Bassoons – you wait years for one to come down the jazz road and then two come at once! ….it’s getting a real prestige outing at Malvern. As a composer and arranger, the Canadian-born English resident Robert Farnon worked with Frank Sinatra, was admired by Andre Previn and influenced Quincy Jones. The last work he wrote before he died in 2005 was a concerto for bassoon and jazz trio, but it has never been performed - until now.
The piece, called "Romancing The Phoenix", is in the programme being performed by bassoonist Daniel Smith (its dedicatee) and the Chandos Symphony Orchestra at the Forum Theatre in Malvern on Sunday.
Daniel says of Romancing The Phoenix, "Robert Farnon’s bassoon concerto was not bound by any commissions, deadlines, financial obligations, or anything else; just written to fully express himself as a composer.
"I was honoured that he dedicated the piece to me and he told me it was the best piece of music he’d ever written. As the only piece of music written by Robert Farnon which has never been performed in public, this concerto premiere will be a fitting tribute to the memory of one of the 20th century’s greatest composer/arrangers."
Daniel is a leading pioneer of the bassoon with a repertoire from Baroque concerti to jazz, ragtime and crossover. He has performed at Carnegie Hall, the Wigmore Hall and the Lincoln Center.
On 10 September, under a heading "Robert Farnon’s ‘light music’ not to be sniffed at", Christopher Morley wrote a second pre-concert piece in the Birmingham Post:
A recent depressing correspondence in the Radio Times spluttered that MGM film music had no place at the BBC Proms, where it was allocated a concert this year, and that Henry Wood and Malcolm Sargent would be spinning in their graves. To be honest, I don’t care if they do. MGM had the services of some of the world’s most expert composers and arrangers (many of them refugees from the Nazis), and the scores they created remain classy examples of the film-composer’s art.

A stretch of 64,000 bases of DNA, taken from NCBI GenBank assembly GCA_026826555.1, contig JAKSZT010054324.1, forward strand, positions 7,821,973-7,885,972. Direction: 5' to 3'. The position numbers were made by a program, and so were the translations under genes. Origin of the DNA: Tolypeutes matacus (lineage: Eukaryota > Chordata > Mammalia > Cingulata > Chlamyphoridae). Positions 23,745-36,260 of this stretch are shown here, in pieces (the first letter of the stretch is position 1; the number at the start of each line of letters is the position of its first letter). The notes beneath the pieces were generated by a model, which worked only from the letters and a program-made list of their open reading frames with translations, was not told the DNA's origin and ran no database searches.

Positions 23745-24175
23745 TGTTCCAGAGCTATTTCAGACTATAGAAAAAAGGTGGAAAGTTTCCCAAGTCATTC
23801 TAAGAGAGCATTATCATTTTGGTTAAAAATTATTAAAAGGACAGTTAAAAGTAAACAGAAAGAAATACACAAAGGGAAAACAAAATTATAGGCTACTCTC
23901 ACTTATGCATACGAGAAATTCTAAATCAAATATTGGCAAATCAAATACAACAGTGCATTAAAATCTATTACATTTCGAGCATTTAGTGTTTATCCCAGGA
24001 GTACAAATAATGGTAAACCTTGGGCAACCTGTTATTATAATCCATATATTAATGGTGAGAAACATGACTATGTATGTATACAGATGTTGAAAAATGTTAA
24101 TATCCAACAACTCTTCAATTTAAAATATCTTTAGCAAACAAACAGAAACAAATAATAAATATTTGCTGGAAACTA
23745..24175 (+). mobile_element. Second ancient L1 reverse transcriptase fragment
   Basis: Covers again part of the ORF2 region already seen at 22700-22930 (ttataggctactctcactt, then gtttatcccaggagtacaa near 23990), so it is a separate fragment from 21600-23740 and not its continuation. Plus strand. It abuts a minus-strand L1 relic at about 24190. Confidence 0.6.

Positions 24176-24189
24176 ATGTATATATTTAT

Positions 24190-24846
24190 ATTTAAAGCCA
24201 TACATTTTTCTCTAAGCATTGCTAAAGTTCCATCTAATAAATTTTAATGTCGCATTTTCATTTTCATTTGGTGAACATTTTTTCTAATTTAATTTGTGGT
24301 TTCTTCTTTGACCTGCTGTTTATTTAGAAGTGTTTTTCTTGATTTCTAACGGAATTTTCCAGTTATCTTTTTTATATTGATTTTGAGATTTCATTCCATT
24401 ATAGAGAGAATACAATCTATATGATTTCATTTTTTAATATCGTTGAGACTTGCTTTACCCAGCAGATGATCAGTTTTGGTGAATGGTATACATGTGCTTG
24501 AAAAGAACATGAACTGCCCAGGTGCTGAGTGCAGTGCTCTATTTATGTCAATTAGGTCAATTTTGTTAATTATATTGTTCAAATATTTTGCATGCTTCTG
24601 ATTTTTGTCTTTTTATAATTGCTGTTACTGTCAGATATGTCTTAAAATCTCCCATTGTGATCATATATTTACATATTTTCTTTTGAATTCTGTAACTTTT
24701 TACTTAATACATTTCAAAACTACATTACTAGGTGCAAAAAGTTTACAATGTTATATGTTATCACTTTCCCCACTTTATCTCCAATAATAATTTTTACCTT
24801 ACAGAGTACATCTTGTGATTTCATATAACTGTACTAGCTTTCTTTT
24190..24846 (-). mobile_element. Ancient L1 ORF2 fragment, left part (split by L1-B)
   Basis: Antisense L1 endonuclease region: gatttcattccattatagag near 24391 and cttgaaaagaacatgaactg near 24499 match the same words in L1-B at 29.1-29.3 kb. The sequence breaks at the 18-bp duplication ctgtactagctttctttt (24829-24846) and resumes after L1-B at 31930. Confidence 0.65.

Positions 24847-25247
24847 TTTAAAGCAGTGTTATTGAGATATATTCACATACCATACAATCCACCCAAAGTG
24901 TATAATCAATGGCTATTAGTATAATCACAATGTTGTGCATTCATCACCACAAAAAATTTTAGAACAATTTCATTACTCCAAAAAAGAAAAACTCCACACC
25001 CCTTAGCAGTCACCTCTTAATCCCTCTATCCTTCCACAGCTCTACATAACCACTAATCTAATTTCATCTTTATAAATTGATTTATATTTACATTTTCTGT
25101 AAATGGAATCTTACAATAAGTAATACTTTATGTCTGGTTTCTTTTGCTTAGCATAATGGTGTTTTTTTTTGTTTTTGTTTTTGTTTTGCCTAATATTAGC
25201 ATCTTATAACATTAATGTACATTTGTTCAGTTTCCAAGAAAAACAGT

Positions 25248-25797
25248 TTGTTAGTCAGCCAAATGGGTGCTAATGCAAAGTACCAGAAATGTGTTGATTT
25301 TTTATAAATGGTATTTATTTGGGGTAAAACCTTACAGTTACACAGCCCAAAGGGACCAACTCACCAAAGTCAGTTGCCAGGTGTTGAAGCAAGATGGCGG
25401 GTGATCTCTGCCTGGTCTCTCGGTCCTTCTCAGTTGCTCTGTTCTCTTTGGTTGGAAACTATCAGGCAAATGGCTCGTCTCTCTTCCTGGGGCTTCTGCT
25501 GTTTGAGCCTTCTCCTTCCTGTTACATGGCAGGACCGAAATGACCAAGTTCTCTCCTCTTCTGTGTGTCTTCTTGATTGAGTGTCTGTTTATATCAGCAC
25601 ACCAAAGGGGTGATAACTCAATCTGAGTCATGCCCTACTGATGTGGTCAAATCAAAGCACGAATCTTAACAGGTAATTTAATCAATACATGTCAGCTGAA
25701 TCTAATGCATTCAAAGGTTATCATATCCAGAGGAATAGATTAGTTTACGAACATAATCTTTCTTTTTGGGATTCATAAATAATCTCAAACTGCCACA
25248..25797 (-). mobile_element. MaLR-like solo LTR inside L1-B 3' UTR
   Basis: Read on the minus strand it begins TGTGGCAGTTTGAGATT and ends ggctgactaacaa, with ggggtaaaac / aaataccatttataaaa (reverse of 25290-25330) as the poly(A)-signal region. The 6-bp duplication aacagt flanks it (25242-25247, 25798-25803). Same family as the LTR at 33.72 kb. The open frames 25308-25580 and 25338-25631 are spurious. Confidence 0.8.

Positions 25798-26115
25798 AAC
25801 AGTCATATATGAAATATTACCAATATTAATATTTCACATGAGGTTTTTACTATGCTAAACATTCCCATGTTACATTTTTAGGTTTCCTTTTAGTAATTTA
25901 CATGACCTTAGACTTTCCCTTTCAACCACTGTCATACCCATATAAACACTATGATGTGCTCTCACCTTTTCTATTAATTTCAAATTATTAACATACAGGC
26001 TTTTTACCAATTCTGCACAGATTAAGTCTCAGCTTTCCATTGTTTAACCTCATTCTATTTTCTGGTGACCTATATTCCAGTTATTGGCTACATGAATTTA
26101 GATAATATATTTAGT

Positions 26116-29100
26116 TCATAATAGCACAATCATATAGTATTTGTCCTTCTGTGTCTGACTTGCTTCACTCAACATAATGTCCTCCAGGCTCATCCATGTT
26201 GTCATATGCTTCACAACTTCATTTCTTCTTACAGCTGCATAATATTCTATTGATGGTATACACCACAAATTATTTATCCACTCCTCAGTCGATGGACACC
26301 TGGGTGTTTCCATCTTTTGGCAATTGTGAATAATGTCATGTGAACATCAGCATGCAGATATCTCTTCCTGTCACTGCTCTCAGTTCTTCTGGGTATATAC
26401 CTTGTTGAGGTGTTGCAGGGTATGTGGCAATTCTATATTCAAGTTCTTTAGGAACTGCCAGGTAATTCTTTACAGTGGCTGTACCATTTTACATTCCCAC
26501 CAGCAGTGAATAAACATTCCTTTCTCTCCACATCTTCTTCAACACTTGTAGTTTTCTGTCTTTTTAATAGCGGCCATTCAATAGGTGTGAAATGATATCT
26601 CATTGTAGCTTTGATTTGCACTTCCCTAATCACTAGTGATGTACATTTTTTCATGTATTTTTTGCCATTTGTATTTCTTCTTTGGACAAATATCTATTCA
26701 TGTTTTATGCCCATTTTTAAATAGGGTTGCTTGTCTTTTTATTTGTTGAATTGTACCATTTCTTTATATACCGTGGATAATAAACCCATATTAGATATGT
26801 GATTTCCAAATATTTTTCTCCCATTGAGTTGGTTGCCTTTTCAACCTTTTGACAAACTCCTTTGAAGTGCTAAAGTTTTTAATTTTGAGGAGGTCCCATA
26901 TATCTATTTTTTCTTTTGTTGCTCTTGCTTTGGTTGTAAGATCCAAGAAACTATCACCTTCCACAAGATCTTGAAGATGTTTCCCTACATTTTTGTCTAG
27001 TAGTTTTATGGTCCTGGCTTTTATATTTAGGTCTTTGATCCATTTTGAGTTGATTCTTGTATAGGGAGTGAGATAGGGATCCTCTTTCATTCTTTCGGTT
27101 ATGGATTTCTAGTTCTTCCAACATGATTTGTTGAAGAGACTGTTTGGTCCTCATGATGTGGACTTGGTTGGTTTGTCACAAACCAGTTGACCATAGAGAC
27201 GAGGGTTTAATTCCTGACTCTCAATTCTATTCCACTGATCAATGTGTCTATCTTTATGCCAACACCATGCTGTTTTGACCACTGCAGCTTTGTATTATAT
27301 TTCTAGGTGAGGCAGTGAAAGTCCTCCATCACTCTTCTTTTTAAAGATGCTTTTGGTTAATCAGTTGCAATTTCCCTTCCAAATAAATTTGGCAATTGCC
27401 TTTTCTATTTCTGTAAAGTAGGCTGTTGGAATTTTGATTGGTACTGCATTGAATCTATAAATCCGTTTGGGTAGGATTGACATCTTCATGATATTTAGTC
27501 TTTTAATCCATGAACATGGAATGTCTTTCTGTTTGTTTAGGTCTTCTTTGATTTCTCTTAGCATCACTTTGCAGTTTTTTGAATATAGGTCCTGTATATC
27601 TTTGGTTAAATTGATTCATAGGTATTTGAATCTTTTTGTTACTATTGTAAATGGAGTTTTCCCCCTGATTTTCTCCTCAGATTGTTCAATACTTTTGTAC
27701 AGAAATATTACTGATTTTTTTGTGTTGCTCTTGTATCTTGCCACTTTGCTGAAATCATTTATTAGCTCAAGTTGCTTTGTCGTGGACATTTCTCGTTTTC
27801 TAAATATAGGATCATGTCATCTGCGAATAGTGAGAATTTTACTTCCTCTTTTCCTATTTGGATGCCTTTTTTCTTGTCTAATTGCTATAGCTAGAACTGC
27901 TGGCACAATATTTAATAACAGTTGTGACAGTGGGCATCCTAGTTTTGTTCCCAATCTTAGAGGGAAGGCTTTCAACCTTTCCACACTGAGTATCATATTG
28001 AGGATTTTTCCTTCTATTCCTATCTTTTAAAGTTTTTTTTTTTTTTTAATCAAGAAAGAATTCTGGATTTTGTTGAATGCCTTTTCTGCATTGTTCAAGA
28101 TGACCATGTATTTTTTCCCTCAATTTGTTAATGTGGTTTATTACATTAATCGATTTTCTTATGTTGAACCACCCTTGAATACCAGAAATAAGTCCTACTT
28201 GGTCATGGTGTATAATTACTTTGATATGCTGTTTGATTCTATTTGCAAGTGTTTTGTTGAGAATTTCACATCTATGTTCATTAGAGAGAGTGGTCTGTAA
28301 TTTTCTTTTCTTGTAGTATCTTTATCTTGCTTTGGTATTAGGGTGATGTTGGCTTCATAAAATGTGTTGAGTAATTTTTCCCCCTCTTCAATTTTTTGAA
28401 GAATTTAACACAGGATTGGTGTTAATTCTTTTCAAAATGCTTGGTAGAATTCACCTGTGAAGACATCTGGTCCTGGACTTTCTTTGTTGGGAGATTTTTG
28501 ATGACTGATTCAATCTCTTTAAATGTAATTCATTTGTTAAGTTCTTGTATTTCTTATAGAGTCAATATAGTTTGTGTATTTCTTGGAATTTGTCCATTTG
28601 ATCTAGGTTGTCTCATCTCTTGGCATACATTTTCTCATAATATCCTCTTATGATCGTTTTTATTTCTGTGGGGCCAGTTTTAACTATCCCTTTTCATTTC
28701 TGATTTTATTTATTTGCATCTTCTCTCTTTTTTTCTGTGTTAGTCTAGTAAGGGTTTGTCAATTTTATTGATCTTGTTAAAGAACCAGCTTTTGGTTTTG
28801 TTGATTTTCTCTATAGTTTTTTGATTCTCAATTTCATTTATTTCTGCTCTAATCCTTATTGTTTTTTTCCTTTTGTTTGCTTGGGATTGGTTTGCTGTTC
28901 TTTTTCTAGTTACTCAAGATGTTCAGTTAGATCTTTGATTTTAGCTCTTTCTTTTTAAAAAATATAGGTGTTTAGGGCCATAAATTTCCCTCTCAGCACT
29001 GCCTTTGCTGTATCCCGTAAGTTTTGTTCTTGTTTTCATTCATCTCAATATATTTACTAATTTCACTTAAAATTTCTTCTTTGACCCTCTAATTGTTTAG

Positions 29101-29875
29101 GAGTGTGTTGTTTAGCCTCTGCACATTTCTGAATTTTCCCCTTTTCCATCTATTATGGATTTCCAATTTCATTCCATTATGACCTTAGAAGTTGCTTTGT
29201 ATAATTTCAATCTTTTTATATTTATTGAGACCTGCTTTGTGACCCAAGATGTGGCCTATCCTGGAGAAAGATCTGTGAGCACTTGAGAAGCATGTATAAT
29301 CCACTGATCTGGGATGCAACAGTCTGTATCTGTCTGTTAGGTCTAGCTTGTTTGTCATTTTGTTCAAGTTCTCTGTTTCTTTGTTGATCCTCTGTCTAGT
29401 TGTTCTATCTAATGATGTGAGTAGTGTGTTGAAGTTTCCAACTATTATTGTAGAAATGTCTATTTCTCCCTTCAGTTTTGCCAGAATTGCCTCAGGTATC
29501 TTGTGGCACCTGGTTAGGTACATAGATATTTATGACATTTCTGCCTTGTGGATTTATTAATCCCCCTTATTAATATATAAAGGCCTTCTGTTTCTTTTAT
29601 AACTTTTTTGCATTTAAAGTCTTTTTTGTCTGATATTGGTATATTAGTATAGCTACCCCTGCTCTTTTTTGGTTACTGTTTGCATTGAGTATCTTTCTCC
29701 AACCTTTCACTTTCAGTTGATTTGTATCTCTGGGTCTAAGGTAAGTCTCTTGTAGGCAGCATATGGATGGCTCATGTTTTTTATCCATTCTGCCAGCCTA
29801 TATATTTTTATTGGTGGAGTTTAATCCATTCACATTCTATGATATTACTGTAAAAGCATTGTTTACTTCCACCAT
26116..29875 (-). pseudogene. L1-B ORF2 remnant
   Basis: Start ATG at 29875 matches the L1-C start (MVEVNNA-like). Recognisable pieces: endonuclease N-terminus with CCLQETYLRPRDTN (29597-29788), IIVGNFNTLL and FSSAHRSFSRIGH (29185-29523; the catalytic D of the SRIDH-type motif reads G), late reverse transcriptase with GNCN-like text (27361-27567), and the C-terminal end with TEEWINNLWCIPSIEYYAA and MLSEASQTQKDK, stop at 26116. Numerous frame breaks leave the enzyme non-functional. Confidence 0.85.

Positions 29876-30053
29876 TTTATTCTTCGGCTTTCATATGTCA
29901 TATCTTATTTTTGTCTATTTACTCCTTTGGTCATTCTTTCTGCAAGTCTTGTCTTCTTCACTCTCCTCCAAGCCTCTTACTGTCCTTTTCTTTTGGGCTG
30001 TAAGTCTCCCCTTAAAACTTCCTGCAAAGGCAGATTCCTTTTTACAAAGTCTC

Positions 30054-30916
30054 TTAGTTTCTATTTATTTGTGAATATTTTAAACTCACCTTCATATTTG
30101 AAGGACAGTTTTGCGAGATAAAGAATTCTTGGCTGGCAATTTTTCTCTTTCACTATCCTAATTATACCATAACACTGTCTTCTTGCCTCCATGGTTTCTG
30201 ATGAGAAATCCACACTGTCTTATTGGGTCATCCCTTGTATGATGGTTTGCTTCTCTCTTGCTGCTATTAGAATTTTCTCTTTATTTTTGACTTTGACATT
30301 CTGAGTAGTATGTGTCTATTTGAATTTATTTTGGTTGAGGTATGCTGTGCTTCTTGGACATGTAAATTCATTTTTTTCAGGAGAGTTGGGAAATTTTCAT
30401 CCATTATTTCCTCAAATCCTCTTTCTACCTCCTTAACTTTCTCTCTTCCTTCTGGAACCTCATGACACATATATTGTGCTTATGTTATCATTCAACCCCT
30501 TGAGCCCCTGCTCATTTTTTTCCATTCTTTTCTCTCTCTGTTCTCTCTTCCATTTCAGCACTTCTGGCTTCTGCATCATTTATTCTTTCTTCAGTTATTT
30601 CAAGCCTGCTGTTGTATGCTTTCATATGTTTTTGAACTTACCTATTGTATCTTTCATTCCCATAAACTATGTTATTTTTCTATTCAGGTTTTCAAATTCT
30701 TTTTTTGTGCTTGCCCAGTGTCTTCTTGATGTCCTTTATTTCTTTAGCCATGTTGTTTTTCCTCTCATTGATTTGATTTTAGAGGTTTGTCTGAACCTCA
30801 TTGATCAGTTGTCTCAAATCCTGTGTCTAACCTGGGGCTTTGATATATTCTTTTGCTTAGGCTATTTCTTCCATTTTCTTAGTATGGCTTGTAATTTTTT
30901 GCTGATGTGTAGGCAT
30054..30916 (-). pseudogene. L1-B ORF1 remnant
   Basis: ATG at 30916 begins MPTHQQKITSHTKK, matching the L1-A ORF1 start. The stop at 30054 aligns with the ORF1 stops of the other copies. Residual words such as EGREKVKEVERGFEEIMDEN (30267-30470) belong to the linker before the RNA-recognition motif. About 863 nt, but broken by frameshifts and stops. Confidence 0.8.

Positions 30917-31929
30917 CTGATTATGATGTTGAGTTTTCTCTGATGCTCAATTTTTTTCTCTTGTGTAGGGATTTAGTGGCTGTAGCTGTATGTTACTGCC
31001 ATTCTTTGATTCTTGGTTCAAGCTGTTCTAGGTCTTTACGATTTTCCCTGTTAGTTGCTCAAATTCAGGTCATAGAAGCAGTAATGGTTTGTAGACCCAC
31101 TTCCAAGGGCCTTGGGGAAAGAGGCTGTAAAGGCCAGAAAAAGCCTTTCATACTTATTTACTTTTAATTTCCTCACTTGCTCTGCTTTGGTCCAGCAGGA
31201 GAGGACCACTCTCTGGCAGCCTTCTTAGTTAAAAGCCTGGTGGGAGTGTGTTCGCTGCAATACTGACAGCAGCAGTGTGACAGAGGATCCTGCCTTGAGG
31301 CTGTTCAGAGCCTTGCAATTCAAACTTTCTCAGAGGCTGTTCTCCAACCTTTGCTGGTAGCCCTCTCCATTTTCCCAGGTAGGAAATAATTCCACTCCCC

I wonder how many of our "respectable" composers would be capable of instantly providing an extra 13 seconds of music to complement a take where the actors had gone on too long? And I don’t think John Wilson, the gifted young conductor who has devoted so much time and energy into reassembling these film scores, and who this season conducts concerts of both film music and "proper classical music" with the CBSO, would have any truck with such musical fascism.
Michael Lloyd, conductor at both English National Opera and in Andrew Lloyd Webber’s publicity-grabbing production of The Sound of Music at the London Palladium, is obviously of a like mind. On Sunday he programmes an entire concert of light music with the Chandos Symphony Orchestra in Malvern’s Forum Theatre, a venue which more frequently resonates with all the sounds of Elgarland.Selections of music by the great film composer Ron Goodwin (how CBSO players who performed under his baton revere him) and the brilliant Leroy Anderson are included, as well as the whimsical Symphony 5½ by Don Gillis, subtitled A Symphony for Fun. Possibly the most serious part of the evening comes with Malcolm Arnold’s Four Cornish Dances, but the undoubted curiosity is the world premiere of the bassoon concerto Romancing the Phoenix by the elegant Canadian light-music composer Robert Farnon, with American bassoon virtuoso Daniel Smith as soloist.